- Translate the human-readable source code into a machine-executable program
- Creating the application binaries for a software release
Java Build process Tools
What is maven?
Maven is a tool that can now be used for building and managing any Java-based project.
Maven provides tools to:
- Facilitate and uniformize the build process
- Provide quality project documentation
- Manage project dependencies efficiently
Convention over configuration
A manual build process, or even a build process created with the ANT tool, is extensive, repetitive, and not very exciting.
With Maven, developers do not have to mention each and every configuration detail; Maven provides the default behaviour for projects.
Maven defines a standard directory structure so that every developer will be immediately familiar with every Maven project.
main/java - Application/Library sources
main/resources - Application/Library resources
test/java - Test sources
test/resources - Test resources
target - Build output
Project Object Model
POM is an XML file, and it's a fundamental unit of work in Maven, because it contains various informations and configuration details about the project.
Some configurations details include:
- project organisation/group (groupID)
- project name (artifactId)
- project version
- source code locations
Extensible Markup Language (XML) is a markup language (i.e., a language that uses tags) that defines a set rules for encoding documents in a format that is readable by both machines and human beings.
XML was designed to store and transport data.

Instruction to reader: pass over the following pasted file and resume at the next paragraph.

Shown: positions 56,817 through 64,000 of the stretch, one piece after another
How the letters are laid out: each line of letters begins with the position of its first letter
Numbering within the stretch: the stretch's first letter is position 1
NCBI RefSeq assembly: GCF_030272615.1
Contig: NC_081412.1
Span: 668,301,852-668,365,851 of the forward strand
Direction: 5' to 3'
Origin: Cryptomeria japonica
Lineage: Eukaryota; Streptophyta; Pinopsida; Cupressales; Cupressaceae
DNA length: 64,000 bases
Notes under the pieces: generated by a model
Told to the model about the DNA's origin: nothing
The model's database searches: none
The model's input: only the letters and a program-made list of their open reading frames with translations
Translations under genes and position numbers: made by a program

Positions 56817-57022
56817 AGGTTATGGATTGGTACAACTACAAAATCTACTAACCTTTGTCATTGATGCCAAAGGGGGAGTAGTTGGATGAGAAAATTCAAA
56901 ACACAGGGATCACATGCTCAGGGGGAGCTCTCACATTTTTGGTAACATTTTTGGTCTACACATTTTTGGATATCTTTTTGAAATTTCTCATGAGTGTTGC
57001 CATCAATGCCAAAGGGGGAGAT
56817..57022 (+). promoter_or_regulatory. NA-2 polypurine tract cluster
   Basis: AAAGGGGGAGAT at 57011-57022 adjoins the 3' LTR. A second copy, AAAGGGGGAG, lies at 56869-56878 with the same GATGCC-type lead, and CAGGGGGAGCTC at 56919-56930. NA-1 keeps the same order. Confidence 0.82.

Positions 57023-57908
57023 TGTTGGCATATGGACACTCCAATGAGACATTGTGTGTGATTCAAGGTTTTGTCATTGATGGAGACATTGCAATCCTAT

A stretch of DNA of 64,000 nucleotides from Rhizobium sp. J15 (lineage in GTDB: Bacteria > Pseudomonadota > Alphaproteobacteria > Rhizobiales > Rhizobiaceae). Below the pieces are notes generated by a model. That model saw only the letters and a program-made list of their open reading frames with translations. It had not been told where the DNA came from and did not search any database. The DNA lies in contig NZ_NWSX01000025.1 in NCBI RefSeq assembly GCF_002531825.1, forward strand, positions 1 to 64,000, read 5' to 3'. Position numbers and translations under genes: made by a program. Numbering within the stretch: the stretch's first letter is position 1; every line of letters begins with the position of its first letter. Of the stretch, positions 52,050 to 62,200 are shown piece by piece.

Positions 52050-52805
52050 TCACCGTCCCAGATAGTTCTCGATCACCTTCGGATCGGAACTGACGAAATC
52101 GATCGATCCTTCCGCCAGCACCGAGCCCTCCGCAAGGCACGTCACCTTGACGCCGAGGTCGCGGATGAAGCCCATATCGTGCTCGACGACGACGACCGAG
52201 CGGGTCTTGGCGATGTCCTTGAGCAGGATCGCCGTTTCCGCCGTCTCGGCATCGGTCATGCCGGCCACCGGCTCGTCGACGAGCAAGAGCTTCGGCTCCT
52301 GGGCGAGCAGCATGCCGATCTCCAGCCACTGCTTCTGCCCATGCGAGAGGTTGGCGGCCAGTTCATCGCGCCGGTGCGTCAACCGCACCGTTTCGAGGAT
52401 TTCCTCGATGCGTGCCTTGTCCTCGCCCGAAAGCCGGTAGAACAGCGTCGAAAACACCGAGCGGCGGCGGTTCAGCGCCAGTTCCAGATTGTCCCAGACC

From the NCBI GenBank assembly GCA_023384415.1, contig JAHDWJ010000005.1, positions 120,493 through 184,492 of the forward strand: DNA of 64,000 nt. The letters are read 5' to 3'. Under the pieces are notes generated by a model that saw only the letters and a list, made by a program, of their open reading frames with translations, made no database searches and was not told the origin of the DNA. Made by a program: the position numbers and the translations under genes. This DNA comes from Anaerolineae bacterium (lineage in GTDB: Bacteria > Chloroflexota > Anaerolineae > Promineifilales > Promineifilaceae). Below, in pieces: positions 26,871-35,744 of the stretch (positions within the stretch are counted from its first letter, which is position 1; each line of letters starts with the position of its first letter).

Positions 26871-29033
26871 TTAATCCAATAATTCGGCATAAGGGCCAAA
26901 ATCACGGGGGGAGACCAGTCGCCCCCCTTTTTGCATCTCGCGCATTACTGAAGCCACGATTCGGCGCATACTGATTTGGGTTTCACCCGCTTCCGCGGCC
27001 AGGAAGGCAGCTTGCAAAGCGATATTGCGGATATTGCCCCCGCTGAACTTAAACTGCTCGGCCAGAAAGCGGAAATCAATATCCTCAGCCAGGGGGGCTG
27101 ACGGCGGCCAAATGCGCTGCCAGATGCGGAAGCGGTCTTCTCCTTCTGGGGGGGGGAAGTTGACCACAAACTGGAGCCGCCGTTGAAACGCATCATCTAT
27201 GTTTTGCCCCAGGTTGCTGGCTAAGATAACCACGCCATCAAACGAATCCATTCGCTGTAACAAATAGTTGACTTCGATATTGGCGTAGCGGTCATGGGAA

<?xml version="1.0" encoding="UTF-8"?> <note> <to>Karl</to> <from>Laura</from> <heading>Reminder</heading> <body>Don't forget our meeting this weekend!</body> </note>
Project Object Model
<?xml version="1.0" encoding="UTF-8"?> <project xmlns="http://maven.apache.org/POM/4.0.0" xmlns:xsi="http://www.w3.org/2001/XMLSchema-instance" xsi:schemaLocation="http://maven.apache.org/POM/4.0.0 http://maven.apache.org/xsd/maven-4.0.0.xsd"> <modelVersion>4.0.0</modelVersion> <groupId>academy.mindswap</groupId> <artifactId>my-first-maven-project</artifactId> <version>1.0.0</version> </project>
Every information that isn't explicitly specified by the developer, is inherited by from the Super POM.
A well-defined sequence of phases, which define the order in which the goals are to be executed.
A goal is a specific task which contributes to the building and managing of a project; it may be bound to zero or more build phases.
standard BUILd lifecycle phases
We can add goals to phases by configuring the plugins in our project.
// Execute all phases up to package $ mvn package
Tasks on Maven are executed by plugins. A plugin generally provides a set of goals.
Maven plugins are generally used to:
- create a jar file
- create a war file
- compiling code files
- unit testing the code
// Executing a Maven goal mvn [plugin-name]:[goal-name]
<plugin> <groupId>org.apache.maven.plugins</groupId> <artifactId>maven-compiler-plugin</artifactId> <version>3.8.1</version> <configuration> <source>15</source> <target>15</target> </configuration> </plugin>
// Executing the compile goal mvn compiler:compile
In the POM file, we can also specify what external libraries the project depends on, and Maven will download them.
<!--EXAMPLE DEPENDENCY--> <dependency> <groupId>org.springframework.boot</groupId> <artifactId>spring-boot</artifactId> <version>2.4.4</version> </dependency>
But how can Maven know all of this?
Plugins and dependencies are loaded from remote repositories when needed.
Downloaded software is saved in a local repository for use by all maven projects.
By Soraia Veríssimo